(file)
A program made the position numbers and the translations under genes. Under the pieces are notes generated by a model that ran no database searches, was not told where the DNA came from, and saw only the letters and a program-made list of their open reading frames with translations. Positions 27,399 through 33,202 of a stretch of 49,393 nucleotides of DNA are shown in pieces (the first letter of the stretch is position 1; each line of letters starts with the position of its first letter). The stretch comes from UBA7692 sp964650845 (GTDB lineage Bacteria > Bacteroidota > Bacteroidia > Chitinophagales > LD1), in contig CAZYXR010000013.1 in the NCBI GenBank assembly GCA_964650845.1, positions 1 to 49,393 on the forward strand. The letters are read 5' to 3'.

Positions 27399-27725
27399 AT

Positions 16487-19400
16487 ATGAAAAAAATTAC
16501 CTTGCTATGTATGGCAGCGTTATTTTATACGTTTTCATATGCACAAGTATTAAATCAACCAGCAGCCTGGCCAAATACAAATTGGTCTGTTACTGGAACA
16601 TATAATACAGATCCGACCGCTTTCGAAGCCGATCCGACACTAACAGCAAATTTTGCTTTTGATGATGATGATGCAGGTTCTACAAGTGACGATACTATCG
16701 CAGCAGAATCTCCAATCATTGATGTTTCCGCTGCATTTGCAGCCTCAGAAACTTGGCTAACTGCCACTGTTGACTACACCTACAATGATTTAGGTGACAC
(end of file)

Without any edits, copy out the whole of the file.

A program made the position numbers and the translations under genes. Under the pieces are notes generated by a model that ran no database searches, was not told where the DNA came from, and saw only the letters and a program-made list of their open reading frames with translations. Positions 27,399 through 33,202 of a stretch of 49,393 nucleotides of DNA are shown in pieces (the first letter of the stretch is position 1; each line of letters starts with the position of its first letter). The stretch comes from UBA7692 sp964650845 (GTDB lineage Bacteria > Bacteroidota > Bacteroidia > Chitinophagales > LD1), in contig CAZYXR010000013.1 in the NCBI GenBank assembly GCA_964650845.1, positions 1 to 49,393 on the forward strand. The letters are read 5' to 3'.

Positions 27399-27725
27399 AT

Positions 16487-19400
16487 ATGAAAAAAATTAC
16501 CTTGCTATGTATGGCAGCGTTATTTTATACGTTTTCATATGCACAAGTATTAAATCAACCAGCAGCCTGGCCAAATACAAATTGGTCTGTTACTGGAACA
16601 TATAATACAGATCCGACCGCTTTCGAAGCCGATCCGACACTAACAGCAAATTTTGCTTTTGATGATGATGATGCAGGTTCTACAAGTGACGATACTATCG
16701 CAGCAGAATCTCCAATCATTGATGTTTCCGCTGCATTTGCAGCCTCAGAAACTTGGCTAACTGCCACTGTTGACTACACCTACAATGATTTAGGTGACAC